We all know that the midterm elections are different this time around. They are usually like “all politics,” namely local. But this time around they’re different. They are all presidential, all about Trump, as most everything is. And for the anti-Trump crowd — I’m talking about the political commentators and “analysts” — any and all things bad are held to be Trump’s fault. This is presumably because they believe that their condemnations of Trump will result in a Democrat takeover of the House of Representatives.
A new book explores how graffiti artists in Beirut skirt limitations on expression to share political criticism in the streets.
A photograph of the book “Drawing Lines” by Tamara Zantout, taken at the launch of the book at Beit Beirut cultural center, Beirut, Lebanon, Oct. 25, 2018.
BEIRUT — Beirut’s alleyways and streets are peppered in bright, detailed and provocative graffiti. Street artists use the medium, which exists in a legal grey area, to express their identity and give voice to political frustrations.
On Tuesday, San Francisco will become the largest city in the nation to allow noncitizens to vote, and the city has spent $310,000 on a “new registration system” specifically aimed at illegals. As the San Francisco Chronicle reports, the plan is the first in the state and follows Proposition N, a 2016 ballot measure allowing votes by noncitizens over the age of 18, reside in the city, and have children under age 19.
By the count of the Chronicle, only 49 noncitizens have signed up to vote on Tuesday, which works out to $6,326 for every illegal voter, but there’s more to the story. City officials are worried that voting could expose illegals to ICE, who might come looking and possibly deport somebody. So supervisor Sandra Lee Fewer, a backer of Proposition N, urged the city to spend $500,000 to warn the illegals.
At first Sabbath service after massacre, shooting survivors are blessed; rabbi says to those who condemned Trump’s visit: ‘No one tells me how to welcome a guest in my own home’
On November 3, 2018, a joint communal Shabbat prayer service at Pittsburgh’s Beth Shalom Conservative synagogue following the massacre a week prior which saw 11 Jewish community members killed. (Amanda Borschel-Dan/Times of Israel)
PITTSBURGH, Pennsylvania — A week after an anti-Semitic shooter massacred 11 worshipers at Pittsburgh’s Tree of Life synagogue, the community embraced each other in prayer on Saturday.
IS EUROPE RETURNING to the horrors of the 1930s? In an assessment typical of the moment, Max Holleran writes in the New Republic that “in the past ten years, new right-wing political movements have brought together coalitions of Neo-Nazis with mainstream free-market conservatives, normalizing political ideologies that in the past rightly caused alarm.” He sees this trend creating a surge in “xenophobic populism.” Writing in Politico, Katy O’Donnell agrees: “Nationalist parties now have a toehold everywhere from Italy to Finland, raising fears the continent is backpedaling toward the kinds of policies that led to catastrophe in the first half of the 20th century.” Jewish leaders like Menachem Margolin, head of the European Jewish Association, sense “a very real threat from populist movements across Europe.”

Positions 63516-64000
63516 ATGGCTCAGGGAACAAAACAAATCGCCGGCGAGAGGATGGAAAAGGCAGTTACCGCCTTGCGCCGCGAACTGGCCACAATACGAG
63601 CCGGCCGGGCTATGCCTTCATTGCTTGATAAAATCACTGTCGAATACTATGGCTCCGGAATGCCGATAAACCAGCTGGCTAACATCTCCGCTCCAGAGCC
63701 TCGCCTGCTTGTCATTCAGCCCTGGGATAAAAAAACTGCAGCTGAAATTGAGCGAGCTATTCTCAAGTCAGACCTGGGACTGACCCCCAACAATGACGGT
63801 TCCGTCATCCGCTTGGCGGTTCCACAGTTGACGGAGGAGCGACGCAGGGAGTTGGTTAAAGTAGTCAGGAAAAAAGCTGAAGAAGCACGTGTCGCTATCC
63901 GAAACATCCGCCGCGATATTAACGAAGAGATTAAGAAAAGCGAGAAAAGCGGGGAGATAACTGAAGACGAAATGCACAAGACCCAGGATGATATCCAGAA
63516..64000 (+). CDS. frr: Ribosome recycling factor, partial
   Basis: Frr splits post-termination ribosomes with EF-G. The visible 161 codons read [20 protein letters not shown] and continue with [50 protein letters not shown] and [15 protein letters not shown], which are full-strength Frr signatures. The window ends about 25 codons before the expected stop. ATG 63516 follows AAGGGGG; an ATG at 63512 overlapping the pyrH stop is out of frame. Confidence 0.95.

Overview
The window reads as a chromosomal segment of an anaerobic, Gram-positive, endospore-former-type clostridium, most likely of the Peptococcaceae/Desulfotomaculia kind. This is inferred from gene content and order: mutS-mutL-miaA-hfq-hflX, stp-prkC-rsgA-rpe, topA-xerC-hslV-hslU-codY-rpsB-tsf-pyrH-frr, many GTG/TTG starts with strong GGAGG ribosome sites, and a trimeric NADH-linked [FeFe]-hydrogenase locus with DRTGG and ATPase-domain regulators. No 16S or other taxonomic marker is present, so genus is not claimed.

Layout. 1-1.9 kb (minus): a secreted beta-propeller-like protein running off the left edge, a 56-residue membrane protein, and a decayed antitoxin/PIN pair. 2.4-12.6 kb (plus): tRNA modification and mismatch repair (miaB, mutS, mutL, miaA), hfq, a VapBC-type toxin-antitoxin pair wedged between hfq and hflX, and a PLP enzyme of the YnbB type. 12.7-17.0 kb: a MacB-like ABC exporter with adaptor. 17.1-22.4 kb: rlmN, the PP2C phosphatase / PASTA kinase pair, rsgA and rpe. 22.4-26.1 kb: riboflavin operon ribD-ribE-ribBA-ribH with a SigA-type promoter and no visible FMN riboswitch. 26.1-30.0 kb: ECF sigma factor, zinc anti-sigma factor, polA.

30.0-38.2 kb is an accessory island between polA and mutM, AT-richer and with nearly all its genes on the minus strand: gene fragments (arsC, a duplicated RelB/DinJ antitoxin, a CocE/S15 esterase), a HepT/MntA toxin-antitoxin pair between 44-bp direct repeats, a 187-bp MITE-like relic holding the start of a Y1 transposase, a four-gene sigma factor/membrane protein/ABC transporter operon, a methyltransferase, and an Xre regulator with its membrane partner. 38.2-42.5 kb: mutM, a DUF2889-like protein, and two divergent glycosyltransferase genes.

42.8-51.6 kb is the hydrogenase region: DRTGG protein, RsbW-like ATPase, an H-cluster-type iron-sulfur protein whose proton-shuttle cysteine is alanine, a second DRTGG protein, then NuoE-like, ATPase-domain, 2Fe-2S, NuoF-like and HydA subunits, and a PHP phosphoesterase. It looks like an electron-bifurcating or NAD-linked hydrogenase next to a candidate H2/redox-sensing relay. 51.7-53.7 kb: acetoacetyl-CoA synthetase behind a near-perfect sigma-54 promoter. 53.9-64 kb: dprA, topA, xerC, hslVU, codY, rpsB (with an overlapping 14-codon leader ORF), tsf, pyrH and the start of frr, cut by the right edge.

IS EUROPE RETURNING to the horrors of the 1930s? In an assessment typical of the moment, Max Holleran writes in the New Republic that “in the past ten years, new right-wing political movements have brought together coalitions of Neo-Nazis with mainstream free-market conservatives, normalizing political ideologies that in the past rightly caused alarm.”
We’ve been told for a long time that the ceasefire is on the way. It had many names in the past, such as tahdiah, hudna, and most recently—”an arrangement.” On Friday, once again, reports started emerging that an agreement has been reached. Several hours later, southern Israel was hit with a barrage of rockets. What happened?
And He said, “You will not be able to see My face, for No Human Being shall see Me and live.” — Shemot 33:20
Faith is deeper than knowledge. While scientific data is absorbed only in the brain, faith permeates all parts of the human personality. Nothing is untouched, all spiritual limbs quiver, and everything is transformed. It is thus more difficult to acquire faith than knowledge, and faith has a more radical effect on the human being.
A Catholic archbishop recently touched on an unspoken but highly subversive phenomenon: How anti-Christian forces exploit Christian teachings to empower those who seek to dismantle Christian civilization, Muslims being chief among them.
In an interview published last summer by the Italian outlet IlGionarle.it, Catholic Archbishop Athanasius Schneider of Kazakhstan said:
The King of Jordan, not some lowly clerk, announced that Jordan will not extend the currently existing leases renting two parcels of land to Israel. One is the so-called Island of Peace in the northern Naharayim area and the other located in the southern Arava, near Tzofar, an agricultural cooperative village (moshav). Jordan was entirely within its rights to decide not to renew the leases